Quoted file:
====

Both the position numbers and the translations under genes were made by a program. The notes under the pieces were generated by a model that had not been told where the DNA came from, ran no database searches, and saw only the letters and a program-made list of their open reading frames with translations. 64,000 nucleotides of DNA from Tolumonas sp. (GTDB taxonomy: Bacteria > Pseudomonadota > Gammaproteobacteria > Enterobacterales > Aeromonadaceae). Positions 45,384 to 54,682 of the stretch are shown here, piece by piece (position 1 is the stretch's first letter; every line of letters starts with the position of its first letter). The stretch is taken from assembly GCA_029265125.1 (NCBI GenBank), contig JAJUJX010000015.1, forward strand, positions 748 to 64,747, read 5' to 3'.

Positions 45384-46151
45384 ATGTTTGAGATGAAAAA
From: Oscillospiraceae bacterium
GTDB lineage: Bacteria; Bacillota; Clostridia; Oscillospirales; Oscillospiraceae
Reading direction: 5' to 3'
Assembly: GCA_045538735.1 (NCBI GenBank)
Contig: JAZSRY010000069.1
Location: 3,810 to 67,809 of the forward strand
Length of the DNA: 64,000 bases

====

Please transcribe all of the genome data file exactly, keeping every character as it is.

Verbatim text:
Both the position numbers and the translations under genes were made by a program. The notes under the pieces were generated by a model that had not been told where the DNA came from, ran no database searches, and saw only the letters and a program-made list of their open reading frames with translations. 64,000 nucleotides of DNA from Tolumonas sp. (GTDB taxonomy: Bacteria > Pseudomonadota > Gammaproteobacteria > Enterobacterales > Aeromonadaceae). Positions 45,384 to 54,682 of the stretch are shown here, piece by piece (position 1 is the stretch's first letter; every line of letters starts with the position of its first letter). The stretch is taken from assembly GCA_029265125.1 (NCBI GenBank), contig JAJUJX010000015.1, forward strand, positions 748 to 64,747, read 5' to 3'.

Positions 45384-46151
45384 ATGTTTGAGATGAAAAA
From: Oscillospiraceae bacterium
GTDB lineage: Bacteria; Bacillota; Clostridia; Oscillospirales; Oscillospiraceae
Reading direction: 5' to 3'
Assembly: GCA_045538735.1 (NCBI GenBank)
Contig: JAZSRY010000069.1
Location: 3,810 to 67,809 of the forward strand
Length of the DNA: 64,000 bases